Old 02-18-03, 04:20 PM
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Unscrew the light bulb and try. Tell us what happens to the fan.
 
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Old 02-18-03, 05:14 PM
schong02176
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joed - Aha. When I unscrew the light bulb, the fan doesn't work. So, that means the fan and light are wired in series, not in parallel, right?

Here's the situation:

Inside the fan/light, the fan and light both plug into standard 2-prong outlets built into the housing of the unit. Both these outlets are wired internally in the unit, and the only real hookup that I was required to make was 3 leads coming out of the housing: black, white, and green. I wired these three (via some 14 ga romex) to the GFCI on the load side per the instructions on the GFCI/switch. I did clip the bare copper wire short because it tripped the GFCI when tied to the ground of the incoming line.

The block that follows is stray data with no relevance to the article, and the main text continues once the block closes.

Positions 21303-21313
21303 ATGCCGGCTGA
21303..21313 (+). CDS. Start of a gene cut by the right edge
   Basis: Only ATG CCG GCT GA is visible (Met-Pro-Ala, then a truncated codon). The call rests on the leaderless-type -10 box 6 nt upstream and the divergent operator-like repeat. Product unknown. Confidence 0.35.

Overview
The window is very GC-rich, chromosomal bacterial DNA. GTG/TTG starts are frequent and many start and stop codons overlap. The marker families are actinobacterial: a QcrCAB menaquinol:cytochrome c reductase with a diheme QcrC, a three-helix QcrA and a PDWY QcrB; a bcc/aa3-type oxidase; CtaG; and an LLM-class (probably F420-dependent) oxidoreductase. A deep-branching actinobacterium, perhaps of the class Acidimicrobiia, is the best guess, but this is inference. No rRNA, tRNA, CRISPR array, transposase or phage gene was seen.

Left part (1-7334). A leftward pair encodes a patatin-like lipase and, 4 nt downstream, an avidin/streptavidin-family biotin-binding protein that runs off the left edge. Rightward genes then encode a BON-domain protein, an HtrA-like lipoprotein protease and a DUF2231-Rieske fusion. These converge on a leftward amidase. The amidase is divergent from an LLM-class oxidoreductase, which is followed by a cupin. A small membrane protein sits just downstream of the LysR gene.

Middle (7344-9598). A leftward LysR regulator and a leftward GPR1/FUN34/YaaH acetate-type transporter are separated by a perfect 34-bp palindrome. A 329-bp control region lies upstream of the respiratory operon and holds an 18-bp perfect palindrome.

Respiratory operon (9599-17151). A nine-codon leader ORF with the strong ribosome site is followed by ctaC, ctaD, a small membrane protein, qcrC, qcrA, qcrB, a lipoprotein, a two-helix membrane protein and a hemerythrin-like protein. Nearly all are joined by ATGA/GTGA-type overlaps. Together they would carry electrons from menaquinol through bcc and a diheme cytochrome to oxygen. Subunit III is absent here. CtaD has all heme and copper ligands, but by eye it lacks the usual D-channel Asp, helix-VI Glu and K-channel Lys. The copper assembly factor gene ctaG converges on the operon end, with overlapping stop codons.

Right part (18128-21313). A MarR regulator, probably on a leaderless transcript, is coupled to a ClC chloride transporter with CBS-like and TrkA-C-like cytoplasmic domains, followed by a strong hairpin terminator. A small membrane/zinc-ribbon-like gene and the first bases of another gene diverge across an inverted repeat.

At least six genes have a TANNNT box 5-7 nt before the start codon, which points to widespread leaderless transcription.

The big question is, since the fan and light were essentially pre-wired to the 3 leads coming out of the housing, does the fact that they seem to be wired in series mean that the unit is defective?
 
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Old 02-19-03, 07:06 AM
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It does sound like the unit is defective. The fan and the light are definitely wired in series.
 
  #8  
Old 02-19-03, 07:33 AM
lestrician
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You said the fan and light kit plugged into 2 receptacles within the kit. Before deciding for sure that this is a bad light, try reversing your plugs. If it's like one I recently installed, that will make a difference.